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SkyTote UAV readied for next test phase

The US Air Force Research Laboratory (AFRL) is hoping to transition the SkyTote vertical take-off and landing (VTOL) unmanned air vehicle to partial and full horizontal flight in a new phase of forthcoming tests in California, following the completion of initial autonomous hover tests at the Yuma Proving Grounds, Arizona.

The SkyTote is being developed by California-based AeroVironment under the second phase of an AFRL small business initiative research programme started in 1998. The tail-sitting, winged UAV is designed to provide simple, reliable and low-cost cargo transport for military users, although civil versions could also be developed. Potential users include US special forces and regular army units for bomb damage assessment, resupply or emergency troop evacuation, says AFRL.

The UAV takes off, hovers and lands like a helicopter using a pair of counter-rotating proprotors powered by a 50hp (40kW) UEL AR801 rotary engine. After take-off, the UAV is designed to transition to wing-borne flight supported by a 2.4m (8ft)-span wing and a 2.3m-span cruciform tail, which doubles as landing legs. The concept demonstrator, which is designed to carry a 23kg (50lb) payload over a radius of 280km (150nm), is expected to demonstrate hovering and conventional wing-borne flight as well as automated transitions between the two. The AFRL says “a pilot will be standing by to take control if needed. However, most of the testing will be controlled autonomously.”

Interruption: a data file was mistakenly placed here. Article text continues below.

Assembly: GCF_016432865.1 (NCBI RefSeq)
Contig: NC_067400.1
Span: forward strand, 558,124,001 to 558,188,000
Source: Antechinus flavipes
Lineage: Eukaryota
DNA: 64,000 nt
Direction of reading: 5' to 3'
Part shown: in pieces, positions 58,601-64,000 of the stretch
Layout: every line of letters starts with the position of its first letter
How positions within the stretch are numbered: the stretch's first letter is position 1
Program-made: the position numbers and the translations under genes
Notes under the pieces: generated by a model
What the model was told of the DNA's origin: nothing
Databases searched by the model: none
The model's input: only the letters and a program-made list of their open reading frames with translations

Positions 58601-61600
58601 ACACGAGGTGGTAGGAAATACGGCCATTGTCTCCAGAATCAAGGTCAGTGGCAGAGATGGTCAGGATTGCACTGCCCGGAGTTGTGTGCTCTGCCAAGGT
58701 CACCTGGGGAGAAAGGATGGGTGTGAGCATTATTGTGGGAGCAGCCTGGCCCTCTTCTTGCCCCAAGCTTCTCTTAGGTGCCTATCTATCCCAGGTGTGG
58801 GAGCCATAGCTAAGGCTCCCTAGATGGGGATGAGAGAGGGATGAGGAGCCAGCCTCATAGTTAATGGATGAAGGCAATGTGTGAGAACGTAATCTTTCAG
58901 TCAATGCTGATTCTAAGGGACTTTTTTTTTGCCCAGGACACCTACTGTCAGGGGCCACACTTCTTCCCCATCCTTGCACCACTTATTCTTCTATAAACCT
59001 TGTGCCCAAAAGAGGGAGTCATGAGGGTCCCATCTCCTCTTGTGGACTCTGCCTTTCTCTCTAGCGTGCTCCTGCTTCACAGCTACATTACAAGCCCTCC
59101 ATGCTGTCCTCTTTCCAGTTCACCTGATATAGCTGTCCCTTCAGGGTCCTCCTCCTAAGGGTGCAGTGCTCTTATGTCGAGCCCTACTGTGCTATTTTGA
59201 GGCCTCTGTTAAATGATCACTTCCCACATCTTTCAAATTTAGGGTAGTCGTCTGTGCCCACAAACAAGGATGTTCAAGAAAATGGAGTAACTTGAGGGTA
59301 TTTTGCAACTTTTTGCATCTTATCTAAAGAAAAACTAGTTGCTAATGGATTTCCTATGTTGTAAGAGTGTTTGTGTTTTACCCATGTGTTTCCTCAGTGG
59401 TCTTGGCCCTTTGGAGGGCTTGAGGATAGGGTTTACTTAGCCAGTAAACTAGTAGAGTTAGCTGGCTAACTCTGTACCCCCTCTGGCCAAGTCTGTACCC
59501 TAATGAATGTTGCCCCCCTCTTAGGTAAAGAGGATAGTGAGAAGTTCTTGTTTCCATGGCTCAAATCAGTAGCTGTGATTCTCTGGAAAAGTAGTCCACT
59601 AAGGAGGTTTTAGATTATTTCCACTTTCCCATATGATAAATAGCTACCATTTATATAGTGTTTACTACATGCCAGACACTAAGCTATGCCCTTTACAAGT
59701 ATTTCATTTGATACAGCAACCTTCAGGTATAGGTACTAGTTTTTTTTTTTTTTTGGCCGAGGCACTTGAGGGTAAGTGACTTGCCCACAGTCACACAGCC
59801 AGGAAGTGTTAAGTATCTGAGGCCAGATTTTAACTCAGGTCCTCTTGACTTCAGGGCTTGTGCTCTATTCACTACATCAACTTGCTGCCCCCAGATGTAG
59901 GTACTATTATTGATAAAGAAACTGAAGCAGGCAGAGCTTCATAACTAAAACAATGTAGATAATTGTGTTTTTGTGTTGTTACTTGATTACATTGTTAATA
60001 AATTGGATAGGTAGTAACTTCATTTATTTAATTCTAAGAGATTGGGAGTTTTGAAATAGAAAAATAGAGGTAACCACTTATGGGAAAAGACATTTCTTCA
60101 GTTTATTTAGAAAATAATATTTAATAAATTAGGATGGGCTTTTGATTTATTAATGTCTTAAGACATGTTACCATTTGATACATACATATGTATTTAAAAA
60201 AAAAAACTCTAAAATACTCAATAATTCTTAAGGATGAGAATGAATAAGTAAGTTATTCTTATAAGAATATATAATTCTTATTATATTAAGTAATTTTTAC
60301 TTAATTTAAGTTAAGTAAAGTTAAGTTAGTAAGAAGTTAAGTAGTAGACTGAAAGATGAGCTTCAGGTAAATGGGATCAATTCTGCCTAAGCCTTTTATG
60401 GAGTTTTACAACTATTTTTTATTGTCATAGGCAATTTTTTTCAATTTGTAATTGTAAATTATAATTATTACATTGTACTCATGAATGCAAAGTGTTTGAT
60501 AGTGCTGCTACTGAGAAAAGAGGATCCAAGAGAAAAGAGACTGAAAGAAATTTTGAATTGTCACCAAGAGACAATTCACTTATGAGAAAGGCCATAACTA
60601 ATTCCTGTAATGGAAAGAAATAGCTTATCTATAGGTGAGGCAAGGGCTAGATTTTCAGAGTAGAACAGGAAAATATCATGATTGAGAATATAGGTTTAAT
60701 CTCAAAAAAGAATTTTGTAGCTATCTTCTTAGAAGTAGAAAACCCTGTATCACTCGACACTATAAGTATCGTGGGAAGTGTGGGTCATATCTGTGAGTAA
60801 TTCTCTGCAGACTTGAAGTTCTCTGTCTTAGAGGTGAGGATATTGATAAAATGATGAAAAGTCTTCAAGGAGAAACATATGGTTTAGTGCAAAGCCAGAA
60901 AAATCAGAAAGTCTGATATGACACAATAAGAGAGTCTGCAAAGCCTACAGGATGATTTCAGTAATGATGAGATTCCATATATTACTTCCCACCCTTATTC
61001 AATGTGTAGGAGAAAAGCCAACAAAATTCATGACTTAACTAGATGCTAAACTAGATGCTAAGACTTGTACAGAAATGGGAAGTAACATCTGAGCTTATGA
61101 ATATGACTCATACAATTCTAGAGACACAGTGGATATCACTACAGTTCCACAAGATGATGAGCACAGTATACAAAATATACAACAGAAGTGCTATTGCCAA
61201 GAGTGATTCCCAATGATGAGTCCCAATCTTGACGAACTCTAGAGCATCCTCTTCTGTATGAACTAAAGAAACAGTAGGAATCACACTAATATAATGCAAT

The AFRL says several horizontal to VTOL transition manoeuvres are being considered, including a simple pop-up involving a fly-up, power back and hold with power; and a 1g stall followed by a full-power recovery.


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